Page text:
A federal jury in Fort Lauderdale, Fla., awarded Gucci America Inc. damages of $144.2 million from defendants operating an internet scam to sell bogus Gucci products.
A group of counterfeiters were involved in the deception, the court found, selling Gucci branded goods from websites with Gucci domain names, with pictures of Gucci products and advertising copy.
The convicted counterfeiters were ordered by the court to surrender some 155 domain names, some with the word “Gucci” in the address, to the real Gucci.
Gucci’s lawsuit against the deliberately deceptive companies also claimed they used phony Gucci trademarks, faked designation of origin and practiced unfair competition.
The counterfeiters were also accused in the Gucci suit of cybersquatting.
Cybersquatting is defined by Nolo.com as registering, selling or using a domain name with the intent of profiting from the goodwill of someone else’s trademark. It generally refers to the practice of buying up domain names that use the names of existing business with the intent to sell the names for a profit to those businesses.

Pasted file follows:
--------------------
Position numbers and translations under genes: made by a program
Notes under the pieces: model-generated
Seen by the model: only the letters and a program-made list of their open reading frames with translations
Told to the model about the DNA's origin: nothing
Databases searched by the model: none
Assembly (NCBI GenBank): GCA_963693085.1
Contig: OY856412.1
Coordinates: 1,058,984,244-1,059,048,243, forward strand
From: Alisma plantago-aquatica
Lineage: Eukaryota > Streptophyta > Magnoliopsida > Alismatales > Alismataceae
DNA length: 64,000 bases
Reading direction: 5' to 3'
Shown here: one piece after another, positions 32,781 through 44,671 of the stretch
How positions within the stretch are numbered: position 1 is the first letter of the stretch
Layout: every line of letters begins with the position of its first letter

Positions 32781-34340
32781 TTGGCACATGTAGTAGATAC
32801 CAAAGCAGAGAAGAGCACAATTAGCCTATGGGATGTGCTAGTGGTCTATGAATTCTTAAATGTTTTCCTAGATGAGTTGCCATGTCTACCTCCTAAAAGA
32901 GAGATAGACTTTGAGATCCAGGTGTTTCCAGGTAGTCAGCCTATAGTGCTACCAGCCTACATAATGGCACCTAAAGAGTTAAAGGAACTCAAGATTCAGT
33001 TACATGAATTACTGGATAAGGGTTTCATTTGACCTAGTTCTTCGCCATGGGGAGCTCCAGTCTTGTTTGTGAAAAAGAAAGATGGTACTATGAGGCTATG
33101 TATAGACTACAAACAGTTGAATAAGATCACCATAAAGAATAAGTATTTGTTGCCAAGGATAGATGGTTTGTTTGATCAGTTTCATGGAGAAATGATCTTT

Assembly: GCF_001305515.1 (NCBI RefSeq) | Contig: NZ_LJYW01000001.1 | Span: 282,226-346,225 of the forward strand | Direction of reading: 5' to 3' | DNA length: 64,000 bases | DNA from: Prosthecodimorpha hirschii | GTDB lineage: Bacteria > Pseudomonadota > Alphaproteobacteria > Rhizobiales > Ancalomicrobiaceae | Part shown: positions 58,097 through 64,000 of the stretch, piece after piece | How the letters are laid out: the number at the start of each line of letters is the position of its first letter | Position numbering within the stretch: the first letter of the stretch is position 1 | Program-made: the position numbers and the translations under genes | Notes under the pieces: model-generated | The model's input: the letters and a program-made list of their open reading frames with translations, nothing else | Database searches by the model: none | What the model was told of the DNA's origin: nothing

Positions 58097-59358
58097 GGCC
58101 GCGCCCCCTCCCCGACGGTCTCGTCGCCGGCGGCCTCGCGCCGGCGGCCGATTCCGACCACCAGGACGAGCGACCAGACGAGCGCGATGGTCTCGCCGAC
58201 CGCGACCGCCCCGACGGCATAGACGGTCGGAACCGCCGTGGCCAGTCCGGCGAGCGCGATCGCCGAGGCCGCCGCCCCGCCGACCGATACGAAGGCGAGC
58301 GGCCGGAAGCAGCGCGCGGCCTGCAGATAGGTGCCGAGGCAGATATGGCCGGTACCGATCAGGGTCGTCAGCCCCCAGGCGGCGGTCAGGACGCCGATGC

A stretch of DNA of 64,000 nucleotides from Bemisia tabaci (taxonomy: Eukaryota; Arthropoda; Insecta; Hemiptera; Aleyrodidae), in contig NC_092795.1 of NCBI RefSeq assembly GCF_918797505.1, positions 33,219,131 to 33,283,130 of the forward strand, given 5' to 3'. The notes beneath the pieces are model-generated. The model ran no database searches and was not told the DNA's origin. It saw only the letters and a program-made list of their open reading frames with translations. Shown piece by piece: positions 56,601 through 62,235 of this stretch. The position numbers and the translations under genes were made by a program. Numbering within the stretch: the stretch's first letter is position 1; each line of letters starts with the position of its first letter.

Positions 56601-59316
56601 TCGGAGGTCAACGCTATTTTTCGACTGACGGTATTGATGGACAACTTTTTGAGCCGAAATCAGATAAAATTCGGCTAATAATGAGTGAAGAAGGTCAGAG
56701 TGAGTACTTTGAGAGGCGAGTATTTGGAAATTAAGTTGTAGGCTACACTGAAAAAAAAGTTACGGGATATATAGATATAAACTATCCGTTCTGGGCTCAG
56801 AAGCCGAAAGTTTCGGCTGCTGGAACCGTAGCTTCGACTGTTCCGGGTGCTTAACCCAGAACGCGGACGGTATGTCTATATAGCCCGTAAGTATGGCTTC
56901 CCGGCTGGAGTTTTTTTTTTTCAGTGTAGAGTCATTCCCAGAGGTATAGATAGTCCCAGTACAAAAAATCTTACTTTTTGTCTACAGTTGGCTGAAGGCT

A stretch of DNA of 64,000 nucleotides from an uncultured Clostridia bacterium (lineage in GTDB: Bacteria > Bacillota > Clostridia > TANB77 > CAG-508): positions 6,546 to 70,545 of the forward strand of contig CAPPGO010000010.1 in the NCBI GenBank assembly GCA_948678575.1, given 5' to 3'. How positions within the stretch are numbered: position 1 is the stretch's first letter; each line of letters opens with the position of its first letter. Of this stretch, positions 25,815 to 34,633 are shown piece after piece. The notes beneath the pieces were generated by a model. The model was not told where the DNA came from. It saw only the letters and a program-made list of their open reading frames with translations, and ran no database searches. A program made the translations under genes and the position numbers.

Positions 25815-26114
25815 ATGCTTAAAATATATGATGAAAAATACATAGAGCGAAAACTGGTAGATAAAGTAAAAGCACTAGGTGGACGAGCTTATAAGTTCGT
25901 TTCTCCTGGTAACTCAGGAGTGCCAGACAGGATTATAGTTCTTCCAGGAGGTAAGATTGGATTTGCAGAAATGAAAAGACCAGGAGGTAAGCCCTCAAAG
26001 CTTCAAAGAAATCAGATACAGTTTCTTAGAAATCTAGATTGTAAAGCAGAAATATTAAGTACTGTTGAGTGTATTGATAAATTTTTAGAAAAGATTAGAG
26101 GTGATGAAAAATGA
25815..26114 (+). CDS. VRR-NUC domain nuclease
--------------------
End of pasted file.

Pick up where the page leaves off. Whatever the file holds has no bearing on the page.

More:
The counterfeiting of luxury global brands — including leather goods, athletic footwear, and garments — is a major criminal enterprise accounting for untold millions of dollars in losses for the companies which are victimized.
China, for example, has been accused of rampant counterfeiting, costing foreign companies an estimated loss of $20 billion in profits, according to a report from ABC News online.
“We are extremely pleased that the court clearly understood the dangers tro consumers posed by online counterfeiting organizations and has sent a strong message that counterfeiters can expect to receive severe sanctions when caught,” said Patrizio di Marco, president and CEO of Gucci.
DiMarco promised to “…continue to take the initiative in combating counterfeiting wherever and whenever it is found in order to ensure its customers are not deceived and that its unique heritage [is] strongly preserved and fully respected.”